Leon explores CVA

By James McAllister

- Last updated on GMT

Leon explores CVA Company Voluntary Arrangement rent cuts

Related tags: Leon, CVA, Coronavirus, lockdown

Healthy fast food chain Leon is drawing up plans for a Company Voluntary Arrangement (CVA) in a bid to salvage its future.

It was reported back in May that the business had appointed restructuring firm Quantuma to advise it on seeking new rent terms, but the group is now understood to be exploring a CVA proposal in response to the pressures caused by the second national lockdown in England.

According to Sky News​, the CVA arrangement would likely to involve seeking permanent rent cuts from landlords.

Plans are reportedly at an early stage and the implications for store closures and potential job losses are yet to be disclosed.

“As a result of this second lockdown our sales are 70% below last year and this is unsustainable,” co-founder John Vincent told The Times​.

“In light of this, the most likely and constructive way to move forward with our landlords is through the framework of a CVA.

“We stayed open to serve NHS and other key workers throughout this pandemic. Once everyone else returns to city centres and travel hubs we fully expect Leon to grow again.”

Founded in 2004 by Vincent and Government 'food tsar' Henry Dimbleby, Leon operated 75 sites across the UK prior to the pandemic.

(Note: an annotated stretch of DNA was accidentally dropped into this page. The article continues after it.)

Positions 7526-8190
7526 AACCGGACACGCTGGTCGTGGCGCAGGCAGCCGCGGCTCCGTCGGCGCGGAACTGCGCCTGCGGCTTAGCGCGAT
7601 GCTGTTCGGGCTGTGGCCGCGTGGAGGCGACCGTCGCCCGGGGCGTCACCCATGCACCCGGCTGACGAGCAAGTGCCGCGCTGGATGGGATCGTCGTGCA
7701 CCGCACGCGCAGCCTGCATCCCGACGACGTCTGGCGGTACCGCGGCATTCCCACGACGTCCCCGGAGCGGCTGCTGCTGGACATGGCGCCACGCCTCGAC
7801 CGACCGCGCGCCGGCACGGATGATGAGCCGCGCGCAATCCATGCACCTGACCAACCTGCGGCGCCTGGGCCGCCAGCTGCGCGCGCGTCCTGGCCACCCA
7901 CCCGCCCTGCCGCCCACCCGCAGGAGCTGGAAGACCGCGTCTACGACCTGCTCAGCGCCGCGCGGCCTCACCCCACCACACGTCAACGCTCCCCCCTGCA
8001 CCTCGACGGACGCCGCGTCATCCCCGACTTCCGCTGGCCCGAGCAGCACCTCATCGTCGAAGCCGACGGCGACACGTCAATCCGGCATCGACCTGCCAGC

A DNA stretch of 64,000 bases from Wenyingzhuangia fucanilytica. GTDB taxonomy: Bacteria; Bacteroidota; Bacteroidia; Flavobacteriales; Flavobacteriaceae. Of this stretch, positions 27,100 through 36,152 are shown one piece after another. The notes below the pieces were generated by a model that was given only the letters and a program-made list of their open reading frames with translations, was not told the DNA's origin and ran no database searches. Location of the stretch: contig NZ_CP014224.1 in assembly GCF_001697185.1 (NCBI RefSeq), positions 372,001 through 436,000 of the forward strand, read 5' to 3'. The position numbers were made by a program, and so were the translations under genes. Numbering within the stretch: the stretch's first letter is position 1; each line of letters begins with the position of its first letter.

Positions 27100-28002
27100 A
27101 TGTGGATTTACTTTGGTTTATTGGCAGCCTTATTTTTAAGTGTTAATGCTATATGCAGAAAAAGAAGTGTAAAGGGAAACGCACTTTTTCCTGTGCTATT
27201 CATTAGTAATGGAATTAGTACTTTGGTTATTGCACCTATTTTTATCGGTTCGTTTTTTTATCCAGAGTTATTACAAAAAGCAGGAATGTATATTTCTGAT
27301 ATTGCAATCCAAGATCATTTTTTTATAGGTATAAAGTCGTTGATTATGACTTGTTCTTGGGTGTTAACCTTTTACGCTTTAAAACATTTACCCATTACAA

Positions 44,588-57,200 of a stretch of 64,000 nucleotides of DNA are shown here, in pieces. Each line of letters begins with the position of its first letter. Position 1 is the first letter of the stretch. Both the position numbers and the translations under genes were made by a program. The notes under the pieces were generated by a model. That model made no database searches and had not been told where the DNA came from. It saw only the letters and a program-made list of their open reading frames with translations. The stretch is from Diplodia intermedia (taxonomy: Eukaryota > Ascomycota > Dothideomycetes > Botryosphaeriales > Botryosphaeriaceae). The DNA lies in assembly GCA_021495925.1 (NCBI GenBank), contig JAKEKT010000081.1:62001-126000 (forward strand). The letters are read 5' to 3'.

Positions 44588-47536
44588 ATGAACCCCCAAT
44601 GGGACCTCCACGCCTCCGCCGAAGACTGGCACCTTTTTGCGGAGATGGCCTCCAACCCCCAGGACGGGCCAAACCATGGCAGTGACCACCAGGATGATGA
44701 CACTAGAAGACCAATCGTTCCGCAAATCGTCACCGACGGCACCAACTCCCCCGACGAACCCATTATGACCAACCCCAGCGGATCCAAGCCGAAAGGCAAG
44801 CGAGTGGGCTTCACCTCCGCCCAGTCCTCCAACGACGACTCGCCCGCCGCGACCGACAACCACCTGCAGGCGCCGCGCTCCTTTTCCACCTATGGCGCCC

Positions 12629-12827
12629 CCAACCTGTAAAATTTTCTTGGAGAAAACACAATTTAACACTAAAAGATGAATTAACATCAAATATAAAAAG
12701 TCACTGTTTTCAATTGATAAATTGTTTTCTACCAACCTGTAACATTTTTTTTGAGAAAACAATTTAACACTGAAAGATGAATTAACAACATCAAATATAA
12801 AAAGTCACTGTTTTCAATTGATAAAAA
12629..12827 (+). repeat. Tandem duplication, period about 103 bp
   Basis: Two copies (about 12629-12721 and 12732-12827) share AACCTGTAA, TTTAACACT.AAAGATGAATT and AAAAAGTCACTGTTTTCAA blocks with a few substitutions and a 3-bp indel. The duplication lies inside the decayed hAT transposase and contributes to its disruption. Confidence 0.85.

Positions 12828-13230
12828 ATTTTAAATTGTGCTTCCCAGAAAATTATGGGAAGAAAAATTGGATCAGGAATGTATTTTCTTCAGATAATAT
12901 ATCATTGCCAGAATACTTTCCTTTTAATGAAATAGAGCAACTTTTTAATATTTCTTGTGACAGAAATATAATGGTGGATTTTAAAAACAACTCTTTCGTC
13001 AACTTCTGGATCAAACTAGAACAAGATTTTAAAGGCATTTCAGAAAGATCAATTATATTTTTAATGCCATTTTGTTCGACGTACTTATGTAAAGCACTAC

It also operates global locations in Washington DC, Oslo, Amsterdam, Dublin, Rotterdam and Gran Canaria.

The slower-than-expected return to offices in city centres has had a severe impact on high street operators.

In September it was reported that fellow high street coffee chain Costa had warned that up to 1,650 jobs across its estate were at risk of redundancy​ as a result of the ongoing impact on trade caused by the pandemic.

Meanwhile, last month Pret A Manger announced it was to close a further six sites and cut around 400 more jobs​ after its recovery was hampered by a tightening of Coronavirus restrictions and rising case numbers.

The sandwich chain had already shuttered 30 of its branches​ and made 2,800 staff redundant​ earlier in the summer as part of a major restructuring of the business.

Last week, Caffè Nero launched a CVA​ in response to the 'decimation' in trade caused by the ongoing Coronavirus restrictions.

Chief executive Gerry Ford said the high street coffee chain had lost vast amounts of trade as a result of city centre office workers being told to work from home.

It is hoped that the number of site closures and job losses will be minimal.

Related topics: Business & Legislation

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